One challenge I see which can render this impractical is the amount of data needed to be submitted to mainnet.

Because that’s the transaction that triggers the split and it’s easy to prove it by showing two different post-states signed by two different clients. Proving (to a contract) that some previous transactions contributed to the exploit would be too complex, and not add much value. Once the bug is disclosed through that single transaction, it won’t be too hard for core devs to figure out what led to this situation and whether a previous transaction played a role.

Yes, I meant transaction hashes. We only need enough data to show that the committed transaction is really included in the last block that was mined just before the consensus failed. Theoretically it could just be the hash of the block header or the merkle root of the transaction hashes in the block, as the “attacker” just needs to prove that a certain transaction is included in that block.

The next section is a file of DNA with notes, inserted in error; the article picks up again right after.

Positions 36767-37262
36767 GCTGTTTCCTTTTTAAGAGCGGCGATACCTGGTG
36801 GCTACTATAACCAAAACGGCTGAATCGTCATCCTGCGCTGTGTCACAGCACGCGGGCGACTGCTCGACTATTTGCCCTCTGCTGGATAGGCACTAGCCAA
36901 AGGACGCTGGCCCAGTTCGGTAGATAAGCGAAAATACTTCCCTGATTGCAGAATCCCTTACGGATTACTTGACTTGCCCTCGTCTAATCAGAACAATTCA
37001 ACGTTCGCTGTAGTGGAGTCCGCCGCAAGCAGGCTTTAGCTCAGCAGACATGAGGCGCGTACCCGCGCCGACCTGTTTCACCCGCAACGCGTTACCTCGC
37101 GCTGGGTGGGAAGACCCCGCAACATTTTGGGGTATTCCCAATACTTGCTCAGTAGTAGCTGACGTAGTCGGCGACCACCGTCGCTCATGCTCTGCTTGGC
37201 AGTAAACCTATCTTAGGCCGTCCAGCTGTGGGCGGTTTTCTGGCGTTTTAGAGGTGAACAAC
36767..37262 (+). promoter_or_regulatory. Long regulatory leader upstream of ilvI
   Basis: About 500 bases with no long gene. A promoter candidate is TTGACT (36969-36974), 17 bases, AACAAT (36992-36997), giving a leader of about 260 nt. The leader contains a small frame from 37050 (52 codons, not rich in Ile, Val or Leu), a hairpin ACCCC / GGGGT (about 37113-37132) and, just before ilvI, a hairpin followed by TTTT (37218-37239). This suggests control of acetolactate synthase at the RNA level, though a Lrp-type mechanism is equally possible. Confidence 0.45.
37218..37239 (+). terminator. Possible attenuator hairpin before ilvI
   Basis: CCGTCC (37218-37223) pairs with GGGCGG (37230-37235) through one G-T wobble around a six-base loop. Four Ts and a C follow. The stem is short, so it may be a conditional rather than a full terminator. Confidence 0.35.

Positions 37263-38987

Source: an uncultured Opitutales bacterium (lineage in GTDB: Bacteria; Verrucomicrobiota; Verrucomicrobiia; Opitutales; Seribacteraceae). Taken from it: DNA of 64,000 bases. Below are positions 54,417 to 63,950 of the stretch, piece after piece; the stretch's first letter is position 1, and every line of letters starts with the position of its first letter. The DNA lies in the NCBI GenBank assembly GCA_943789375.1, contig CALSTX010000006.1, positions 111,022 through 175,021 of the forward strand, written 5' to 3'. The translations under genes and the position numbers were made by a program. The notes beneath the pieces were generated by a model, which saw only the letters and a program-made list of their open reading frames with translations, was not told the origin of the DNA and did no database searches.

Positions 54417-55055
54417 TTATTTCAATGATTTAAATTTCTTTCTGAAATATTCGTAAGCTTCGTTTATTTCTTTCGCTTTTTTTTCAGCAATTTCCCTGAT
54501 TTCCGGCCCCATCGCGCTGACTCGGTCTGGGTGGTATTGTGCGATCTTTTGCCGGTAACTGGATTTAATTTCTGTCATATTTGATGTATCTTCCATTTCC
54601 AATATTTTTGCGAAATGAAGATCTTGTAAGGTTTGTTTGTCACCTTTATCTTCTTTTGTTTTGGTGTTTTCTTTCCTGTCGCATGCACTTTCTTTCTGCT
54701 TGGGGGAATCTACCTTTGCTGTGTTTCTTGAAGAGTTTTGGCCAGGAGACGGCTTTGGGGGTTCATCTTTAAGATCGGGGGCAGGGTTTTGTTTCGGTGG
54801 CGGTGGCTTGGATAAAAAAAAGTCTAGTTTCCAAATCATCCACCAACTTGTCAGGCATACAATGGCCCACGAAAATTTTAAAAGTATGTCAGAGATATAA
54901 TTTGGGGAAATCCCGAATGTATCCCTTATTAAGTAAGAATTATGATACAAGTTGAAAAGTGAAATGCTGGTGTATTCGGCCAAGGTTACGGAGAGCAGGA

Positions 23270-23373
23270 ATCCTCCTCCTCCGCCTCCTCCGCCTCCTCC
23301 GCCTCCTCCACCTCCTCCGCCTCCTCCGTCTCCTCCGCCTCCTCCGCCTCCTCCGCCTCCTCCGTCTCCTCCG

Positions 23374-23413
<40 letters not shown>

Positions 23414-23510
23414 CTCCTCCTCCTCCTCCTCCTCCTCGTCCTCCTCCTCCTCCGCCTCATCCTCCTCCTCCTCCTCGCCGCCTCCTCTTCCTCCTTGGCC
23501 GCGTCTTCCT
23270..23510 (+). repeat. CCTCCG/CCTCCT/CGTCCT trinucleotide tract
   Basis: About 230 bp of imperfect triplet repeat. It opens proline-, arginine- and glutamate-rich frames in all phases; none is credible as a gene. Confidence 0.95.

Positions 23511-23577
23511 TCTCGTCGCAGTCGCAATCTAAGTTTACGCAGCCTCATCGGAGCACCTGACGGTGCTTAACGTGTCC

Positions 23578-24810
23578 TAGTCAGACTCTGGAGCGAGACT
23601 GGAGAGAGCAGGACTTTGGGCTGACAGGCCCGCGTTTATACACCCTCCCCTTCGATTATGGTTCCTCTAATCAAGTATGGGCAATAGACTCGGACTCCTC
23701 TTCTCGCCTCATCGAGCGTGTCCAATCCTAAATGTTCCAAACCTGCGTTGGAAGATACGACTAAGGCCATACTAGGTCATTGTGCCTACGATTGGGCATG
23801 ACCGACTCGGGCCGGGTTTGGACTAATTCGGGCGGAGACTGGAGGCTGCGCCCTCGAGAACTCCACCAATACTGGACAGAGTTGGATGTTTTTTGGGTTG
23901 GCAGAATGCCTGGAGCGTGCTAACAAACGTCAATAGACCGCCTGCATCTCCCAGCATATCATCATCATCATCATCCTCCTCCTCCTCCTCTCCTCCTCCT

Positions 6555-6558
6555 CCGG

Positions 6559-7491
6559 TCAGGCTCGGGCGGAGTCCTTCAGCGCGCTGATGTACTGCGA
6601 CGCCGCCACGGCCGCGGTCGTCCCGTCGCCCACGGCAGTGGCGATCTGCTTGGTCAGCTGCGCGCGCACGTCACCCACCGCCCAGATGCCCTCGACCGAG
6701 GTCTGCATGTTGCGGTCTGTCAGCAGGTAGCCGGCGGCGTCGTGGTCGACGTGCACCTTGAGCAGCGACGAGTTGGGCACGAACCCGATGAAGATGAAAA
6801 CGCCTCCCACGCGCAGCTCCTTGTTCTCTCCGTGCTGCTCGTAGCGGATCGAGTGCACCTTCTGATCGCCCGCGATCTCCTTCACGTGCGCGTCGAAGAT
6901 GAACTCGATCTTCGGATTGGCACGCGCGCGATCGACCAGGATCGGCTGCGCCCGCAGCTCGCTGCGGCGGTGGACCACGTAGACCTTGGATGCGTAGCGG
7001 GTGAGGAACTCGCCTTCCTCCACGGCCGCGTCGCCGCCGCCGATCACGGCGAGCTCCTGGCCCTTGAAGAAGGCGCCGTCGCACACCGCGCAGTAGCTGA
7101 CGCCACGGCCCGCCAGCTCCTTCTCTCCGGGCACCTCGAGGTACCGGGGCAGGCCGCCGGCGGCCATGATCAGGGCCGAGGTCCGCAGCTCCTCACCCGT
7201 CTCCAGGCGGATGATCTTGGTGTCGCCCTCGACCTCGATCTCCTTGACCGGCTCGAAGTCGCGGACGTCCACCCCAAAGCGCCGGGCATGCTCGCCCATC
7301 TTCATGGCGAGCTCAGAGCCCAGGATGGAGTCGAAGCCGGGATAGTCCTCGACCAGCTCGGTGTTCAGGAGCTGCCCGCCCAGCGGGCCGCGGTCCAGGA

So maybe we should go with the above. Replace ‘transactions’ (hashes) with the block’s transactionsRoot. The “attacker” will obtain the block header and produce a merkle proof against the root which is part of the signed commitment.

Then, the mainnet transaction for proving the attack will have to include (stateCommitment,txhash,merkleProofForTxhash) where stateCommitment is (blockNum,preStateRoot,PostStateRoot,transactionsRoot,signature) This doesn’t seem like too much data to submit, and the merkle proof is fairly cheap for a tree of this size.

The downside of using this scheme instead of a list of transaction hashes is that it is tied to the current structures, which may change in the future (e.g. Verkle trees). Maybe it doesn’t matter because we could agree that the transactionsRoot field is always a merkle root of the transaction hashes, regardless of how it’s represented in the block header. The nodes will produce a merkle when this RPC is used, even if the block header no longer uses that.